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Ben Acre
August 16, 2001, 02:00 PM
I am interested in finding out as much as I can about this model of shotgun.

I saw one of these at a friends house and I was interested in finding out how rare they are. I am interested in buying one for my collection, if not too difficult to find, so I will have it when I have grand children.

I am interested if they come with or without a hammer, or both. I am most interested in the hammerless version. Less likely for a youngster to misfire do to thumb slipping off half cocked hammer. Happened to me when I was 13, 16 guage, and it left a great impression.

I am interested in value. How do I determine the value. The gun I saw was very tight, no wobble in any of the moving parts, but fairly easy to break open.

I am interested when they were first produced, how long, and when production ended.


Ben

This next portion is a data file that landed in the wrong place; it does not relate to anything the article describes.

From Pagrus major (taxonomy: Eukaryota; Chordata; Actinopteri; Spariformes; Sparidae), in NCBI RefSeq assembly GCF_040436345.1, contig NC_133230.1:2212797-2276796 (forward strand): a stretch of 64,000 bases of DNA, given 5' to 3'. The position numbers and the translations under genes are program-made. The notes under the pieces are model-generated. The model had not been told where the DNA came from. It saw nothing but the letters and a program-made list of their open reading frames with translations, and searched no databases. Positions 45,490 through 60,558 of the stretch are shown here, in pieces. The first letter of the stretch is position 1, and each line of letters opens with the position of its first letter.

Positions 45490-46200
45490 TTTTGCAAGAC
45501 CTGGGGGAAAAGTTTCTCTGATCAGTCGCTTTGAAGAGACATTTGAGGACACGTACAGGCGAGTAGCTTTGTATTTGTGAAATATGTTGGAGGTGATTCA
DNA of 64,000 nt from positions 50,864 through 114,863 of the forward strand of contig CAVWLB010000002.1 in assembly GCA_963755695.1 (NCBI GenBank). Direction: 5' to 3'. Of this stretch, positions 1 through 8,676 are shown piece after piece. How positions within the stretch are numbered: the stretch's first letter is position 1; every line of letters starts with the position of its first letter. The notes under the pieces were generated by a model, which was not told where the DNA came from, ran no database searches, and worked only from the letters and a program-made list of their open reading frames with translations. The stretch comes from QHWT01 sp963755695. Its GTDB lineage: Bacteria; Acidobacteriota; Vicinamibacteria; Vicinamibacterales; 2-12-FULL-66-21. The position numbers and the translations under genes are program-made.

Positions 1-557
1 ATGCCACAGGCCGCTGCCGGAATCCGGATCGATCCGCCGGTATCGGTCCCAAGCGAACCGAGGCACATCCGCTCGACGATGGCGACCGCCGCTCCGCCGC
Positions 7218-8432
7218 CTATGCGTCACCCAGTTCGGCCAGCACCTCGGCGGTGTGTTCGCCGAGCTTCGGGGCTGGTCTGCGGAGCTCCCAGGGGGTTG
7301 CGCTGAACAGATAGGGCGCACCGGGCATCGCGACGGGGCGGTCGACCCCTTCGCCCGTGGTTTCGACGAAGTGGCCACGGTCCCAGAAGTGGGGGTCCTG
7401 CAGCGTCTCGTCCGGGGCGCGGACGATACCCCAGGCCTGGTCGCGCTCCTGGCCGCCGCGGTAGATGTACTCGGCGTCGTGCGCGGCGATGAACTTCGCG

Steven Mace
August 16, 2001, 07:30 PM
Ben, the Savage Model 220 shotgun was made in mutiple variations from 1938-1972. This was a utilitarian grade single-shot shotgun that was offered in 12, 16, 20 and 28ga. as well as .410 bore. The Model 220 was a hammerless design with auto ejector having barrel lengths ranging 26"-32". A Savage Model 220, depending on variation, in excellent condition might be worth about $65-$125. The Model 220 would definitely be considered a shooter versus a collectible. Hope this helps!

Steve Mace

Ben Acre
August 17, 2001, 11:54 AM
More information about the .410 I am interested in getting information on.

On the barrel
Selected Forged Steel
Savage Arms Corporation
Proof Tested 410 Gauge

On the hinge frame
Savage Model 220A
Savage Arms Corporation
Chioopee Falls, Mass. U.S.A.

I have not been able to find out anything about it.